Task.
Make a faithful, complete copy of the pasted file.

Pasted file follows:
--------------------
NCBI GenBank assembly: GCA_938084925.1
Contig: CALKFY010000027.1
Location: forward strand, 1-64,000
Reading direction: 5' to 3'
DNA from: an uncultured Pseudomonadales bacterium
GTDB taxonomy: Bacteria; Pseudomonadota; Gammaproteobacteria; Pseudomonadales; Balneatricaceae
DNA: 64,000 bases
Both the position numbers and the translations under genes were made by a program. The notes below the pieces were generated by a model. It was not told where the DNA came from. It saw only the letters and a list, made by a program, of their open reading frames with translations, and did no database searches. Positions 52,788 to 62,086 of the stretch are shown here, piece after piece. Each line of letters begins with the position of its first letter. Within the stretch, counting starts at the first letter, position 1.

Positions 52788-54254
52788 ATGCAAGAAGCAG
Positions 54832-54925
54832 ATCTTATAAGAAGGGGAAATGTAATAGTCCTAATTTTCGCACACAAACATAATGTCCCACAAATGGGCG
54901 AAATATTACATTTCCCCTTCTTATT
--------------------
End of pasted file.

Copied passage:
NCBI GenBank assembly: GCA_938084925.1
Contig: CALKFY010000027.1
Location: forward strand, 1-64,000
Reading direction: 5' to 3'
DNA from: an uncultured Pseudomonadales bacterium
GTDB taxonomy: Bacteria; Pseudomonadota; Gammaproteobacteria; Pseudomonadales; Balneatricaceae
DNA: 64,000 bases
Both the position numbers and the translations under genes were made by a program. The notes below the pieces were generated by a model. It was not told where the DNA came from. It saw only the letters and a list, made by a program, of their open reading frames with translations, and did no database searches. Positions 52,788 to 62,086 of the stretch are shown here, piece after piece. Each line of letters begins with the position of its first letter. Within the stretch, counting starts at the first letter, position 1.

Positions 52788-54254
52788 ATGCAAGAAGCAG
Positions 54832-54925
54832 ATCTTATAAGAAGGGGAAATGTAATAGTCCTAATTTTCGCACACAAACATAATGTCCCACAAATGGGCG
54901 AAATATTACATTTCCCCTTCTTATT